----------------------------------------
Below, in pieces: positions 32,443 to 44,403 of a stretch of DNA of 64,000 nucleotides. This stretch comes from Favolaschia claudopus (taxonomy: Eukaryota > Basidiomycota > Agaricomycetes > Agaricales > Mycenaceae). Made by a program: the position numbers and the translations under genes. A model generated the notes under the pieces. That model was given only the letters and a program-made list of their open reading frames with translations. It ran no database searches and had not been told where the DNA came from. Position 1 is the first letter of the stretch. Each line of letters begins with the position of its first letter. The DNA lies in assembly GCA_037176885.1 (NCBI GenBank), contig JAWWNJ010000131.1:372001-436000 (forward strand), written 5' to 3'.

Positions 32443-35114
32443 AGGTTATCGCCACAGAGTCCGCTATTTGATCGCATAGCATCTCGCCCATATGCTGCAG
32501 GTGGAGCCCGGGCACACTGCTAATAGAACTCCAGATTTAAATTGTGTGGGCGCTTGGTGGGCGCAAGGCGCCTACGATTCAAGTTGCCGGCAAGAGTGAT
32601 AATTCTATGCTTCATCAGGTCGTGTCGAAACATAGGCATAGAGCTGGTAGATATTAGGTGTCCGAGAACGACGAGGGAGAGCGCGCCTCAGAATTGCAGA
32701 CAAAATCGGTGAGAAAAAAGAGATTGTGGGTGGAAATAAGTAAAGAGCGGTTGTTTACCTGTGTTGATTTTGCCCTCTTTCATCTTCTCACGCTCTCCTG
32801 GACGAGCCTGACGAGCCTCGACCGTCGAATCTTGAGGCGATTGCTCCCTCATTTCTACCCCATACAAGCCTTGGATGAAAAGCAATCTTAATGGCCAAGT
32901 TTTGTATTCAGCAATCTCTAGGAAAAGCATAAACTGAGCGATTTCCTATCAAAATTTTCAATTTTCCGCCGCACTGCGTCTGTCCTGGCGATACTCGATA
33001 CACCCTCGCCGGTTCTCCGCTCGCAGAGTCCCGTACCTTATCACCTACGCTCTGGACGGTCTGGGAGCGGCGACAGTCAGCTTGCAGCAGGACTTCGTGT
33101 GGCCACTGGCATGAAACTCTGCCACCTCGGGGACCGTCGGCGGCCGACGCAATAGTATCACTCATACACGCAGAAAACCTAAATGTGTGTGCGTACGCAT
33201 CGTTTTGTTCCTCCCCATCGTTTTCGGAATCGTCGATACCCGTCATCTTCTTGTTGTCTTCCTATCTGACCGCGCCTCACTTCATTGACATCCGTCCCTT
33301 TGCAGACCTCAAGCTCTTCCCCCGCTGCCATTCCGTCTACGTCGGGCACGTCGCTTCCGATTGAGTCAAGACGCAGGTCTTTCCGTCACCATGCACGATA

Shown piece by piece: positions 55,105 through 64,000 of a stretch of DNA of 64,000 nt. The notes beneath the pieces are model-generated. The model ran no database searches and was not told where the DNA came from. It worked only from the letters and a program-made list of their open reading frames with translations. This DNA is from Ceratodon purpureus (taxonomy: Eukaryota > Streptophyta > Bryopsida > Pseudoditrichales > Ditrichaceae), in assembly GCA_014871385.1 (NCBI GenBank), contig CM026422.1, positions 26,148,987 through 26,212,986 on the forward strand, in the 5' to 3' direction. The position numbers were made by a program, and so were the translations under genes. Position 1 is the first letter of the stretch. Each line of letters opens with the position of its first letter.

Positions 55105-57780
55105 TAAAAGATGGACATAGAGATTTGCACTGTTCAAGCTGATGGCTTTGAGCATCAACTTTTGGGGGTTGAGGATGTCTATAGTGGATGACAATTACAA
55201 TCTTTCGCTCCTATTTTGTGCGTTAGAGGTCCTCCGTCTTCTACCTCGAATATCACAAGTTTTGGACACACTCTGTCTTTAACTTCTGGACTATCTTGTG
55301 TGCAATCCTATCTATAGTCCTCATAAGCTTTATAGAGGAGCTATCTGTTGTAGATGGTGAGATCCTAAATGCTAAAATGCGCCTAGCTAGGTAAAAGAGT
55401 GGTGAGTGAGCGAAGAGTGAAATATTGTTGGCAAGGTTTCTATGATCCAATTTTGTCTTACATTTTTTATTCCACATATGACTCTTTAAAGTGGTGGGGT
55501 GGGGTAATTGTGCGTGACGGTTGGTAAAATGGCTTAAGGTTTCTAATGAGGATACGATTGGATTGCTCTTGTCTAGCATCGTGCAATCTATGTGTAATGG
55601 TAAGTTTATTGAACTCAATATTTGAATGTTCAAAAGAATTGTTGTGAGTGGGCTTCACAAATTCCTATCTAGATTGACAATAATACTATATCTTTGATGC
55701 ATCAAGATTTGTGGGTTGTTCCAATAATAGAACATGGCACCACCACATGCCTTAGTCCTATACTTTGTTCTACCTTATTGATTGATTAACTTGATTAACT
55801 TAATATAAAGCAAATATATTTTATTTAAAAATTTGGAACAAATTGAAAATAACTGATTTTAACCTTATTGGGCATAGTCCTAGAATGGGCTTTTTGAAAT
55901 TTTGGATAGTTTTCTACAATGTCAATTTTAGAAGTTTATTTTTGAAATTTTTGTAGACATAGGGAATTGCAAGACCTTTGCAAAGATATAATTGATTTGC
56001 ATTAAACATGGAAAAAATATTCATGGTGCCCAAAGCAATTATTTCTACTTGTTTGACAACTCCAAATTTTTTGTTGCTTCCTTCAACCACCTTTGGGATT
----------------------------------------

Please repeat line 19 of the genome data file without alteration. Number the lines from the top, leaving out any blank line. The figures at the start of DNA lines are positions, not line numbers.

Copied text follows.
55501 GGGGTAATTGTGCGTGACGGTTGGTAAAATGGCTTAAGGTTTCTAATGAGGATACGATTGGATTGCTCTTGTCTAGCATCGTGCAATCTATGTGTAATGG